Dr. Pedro Raposeiro
CIBIO, Centro de Investigação em Biodiversidade e Recursos Genéticos, InBIO Laboratório Associado

First human impact and aquatic ecosystem responses on remote oceanic islands

11:30 AM - 11:45 AM


Remote oceanic islands are compared to natural laboratories of evolution, providing model systems for testing evolutionary, ecological, and biogeographic theories. Island ecosystems are usually hotspots of biodiversity, with legacies of recent human impact, offering an ideal scenario to trace the first human impacts and their fragile ecosystems' effects and resilience. Lake sediments constitute natural archives of past environmental changes. Their analysis allows access to various information indicating early human activities and their impacts on these ecosystems and their ecological shifts. Here we present the onset and evolution of human disturbance on Azores aquatic ecosystems revealed through multi-proxy characterization of lake sedimentary archives.
Our results show that first human impacts on lake ecosystems and their watersheds on the Azores vary in time7space. They present clear evidence of initial human impact predating the official Portuguese colonization in 1432CE. These first impacts had few ecological repercussions and were extended over time. During this period, landscapes were modified by burning practices and prepared for agricultural purposes, leading to soil erosion. This initial human disturbance only affected lakes' catchment and often predates the first detectable response in aquatic systems by several decades. The most intense human impact phase started with the official Portuguese colonization. Human practices such as species introduction and increase of farming activities led to rapid shift state changes, such as acidification and eutrophication. Changes in ecosystem structure or function depend on lake characteristics and human activities conducted in the catchment.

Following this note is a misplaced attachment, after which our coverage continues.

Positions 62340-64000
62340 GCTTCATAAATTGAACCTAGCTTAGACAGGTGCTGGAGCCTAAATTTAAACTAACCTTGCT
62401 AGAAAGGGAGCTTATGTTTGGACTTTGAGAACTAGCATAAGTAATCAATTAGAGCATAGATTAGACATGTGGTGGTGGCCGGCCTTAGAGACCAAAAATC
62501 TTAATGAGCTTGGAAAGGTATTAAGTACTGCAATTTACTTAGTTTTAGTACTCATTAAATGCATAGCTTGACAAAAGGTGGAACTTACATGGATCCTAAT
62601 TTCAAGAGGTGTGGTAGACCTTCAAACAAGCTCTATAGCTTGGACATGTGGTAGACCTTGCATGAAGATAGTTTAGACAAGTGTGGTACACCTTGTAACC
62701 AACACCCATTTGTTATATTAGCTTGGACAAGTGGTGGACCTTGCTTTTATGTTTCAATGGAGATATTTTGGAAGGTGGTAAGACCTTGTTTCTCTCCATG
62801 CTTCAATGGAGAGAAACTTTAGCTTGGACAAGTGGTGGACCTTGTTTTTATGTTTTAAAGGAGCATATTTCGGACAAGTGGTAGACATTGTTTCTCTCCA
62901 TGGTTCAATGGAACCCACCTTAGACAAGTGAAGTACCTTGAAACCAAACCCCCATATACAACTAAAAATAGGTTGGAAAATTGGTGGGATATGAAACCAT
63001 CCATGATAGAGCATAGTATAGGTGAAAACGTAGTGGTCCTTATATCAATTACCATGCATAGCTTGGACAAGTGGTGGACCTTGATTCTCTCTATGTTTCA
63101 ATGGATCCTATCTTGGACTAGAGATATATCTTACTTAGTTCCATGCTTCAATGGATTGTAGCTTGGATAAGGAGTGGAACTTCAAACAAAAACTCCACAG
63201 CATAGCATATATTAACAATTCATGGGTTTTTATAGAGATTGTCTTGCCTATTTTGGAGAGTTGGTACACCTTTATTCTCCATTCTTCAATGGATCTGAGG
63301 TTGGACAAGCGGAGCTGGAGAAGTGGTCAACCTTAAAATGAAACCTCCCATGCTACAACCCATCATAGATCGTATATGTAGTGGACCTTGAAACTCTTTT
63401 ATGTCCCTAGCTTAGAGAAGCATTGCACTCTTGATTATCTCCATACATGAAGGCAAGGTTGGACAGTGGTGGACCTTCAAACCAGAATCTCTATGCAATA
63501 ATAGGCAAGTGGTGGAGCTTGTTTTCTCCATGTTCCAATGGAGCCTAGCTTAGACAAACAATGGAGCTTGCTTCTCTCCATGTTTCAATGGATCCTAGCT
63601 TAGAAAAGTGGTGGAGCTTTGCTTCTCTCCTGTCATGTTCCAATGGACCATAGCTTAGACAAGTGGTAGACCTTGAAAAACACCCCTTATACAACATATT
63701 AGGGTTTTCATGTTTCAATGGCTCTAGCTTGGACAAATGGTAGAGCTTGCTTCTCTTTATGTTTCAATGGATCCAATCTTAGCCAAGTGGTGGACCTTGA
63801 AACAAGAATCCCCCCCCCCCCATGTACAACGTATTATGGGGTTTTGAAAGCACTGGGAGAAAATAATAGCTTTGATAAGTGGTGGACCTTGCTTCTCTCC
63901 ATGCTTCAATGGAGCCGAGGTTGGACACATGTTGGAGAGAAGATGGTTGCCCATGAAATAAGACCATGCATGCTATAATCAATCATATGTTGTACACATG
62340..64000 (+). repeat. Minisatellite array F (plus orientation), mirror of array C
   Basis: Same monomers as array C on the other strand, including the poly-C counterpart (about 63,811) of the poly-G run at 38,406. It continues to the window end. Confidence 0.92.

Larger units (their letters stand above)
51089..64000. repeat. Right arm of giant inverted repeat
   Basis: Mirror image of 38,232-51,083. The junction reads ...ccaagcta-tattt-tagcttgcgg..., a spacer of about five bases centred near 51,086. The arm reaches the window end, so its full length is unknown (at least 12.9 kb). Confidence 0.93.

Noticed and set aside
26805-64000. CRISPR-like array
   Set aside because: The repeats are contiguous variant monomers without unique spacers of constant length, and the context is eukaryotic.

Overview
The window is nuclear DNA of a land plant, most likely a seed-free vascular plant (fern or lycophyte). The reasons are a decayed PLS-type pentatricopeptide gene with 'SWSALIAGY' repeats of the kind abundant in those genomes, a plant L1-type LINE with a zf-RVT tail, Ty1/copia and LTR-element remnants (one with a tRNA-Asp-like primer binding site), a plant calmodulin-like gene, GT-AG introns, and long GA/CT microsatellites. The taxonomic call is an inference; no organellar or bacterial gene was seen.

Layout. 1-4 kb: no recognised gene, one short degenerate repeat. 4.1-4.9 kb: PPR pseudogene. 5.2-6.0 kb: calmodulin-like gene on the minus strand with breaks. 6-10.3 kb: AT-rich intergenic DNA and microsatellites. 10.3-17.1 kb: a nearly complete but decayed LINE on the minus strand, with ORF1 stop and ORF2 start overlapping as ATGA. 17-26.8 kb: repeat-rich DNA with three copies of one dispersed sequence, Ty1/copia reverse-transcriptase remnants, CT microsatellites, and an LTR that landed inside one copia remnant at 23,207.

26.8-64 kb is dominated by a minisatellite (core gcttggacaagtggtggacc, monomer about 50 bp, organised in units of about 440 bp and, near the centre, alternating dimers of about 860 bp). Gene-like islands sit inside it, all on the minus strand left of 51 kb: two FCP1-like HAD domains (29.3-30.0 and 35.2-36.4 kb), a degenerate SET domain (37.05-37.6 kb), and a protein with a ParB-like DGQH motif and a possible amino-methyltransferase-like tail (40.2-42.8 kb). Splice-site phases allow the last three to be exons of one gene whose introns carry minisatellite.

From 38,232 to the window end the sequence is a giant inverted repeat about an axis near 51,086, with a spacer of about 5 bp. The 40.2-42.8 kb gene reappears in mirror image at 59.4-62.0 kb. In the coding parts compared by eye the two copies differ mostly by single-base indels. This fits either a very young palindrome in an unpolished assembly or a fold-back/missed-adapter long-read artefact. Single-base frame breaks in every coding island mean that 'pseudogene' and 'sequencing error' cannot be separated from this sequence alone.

This research is funded by FCT (DL57/2016/ICETA/EEC2018/25; PTDC/CTA-AMB/28511/2017), and (CGL2010-15767, CGL2013-40608-R, CGL2016-75281-C2)
Mr Vítor Gonçalves
Associated Professor
Cibio, University Of The Azores

Unveiling pre-human diatom communities in Azorean lakes: are there common reference conditions?

11:45 AM - 12:00 PM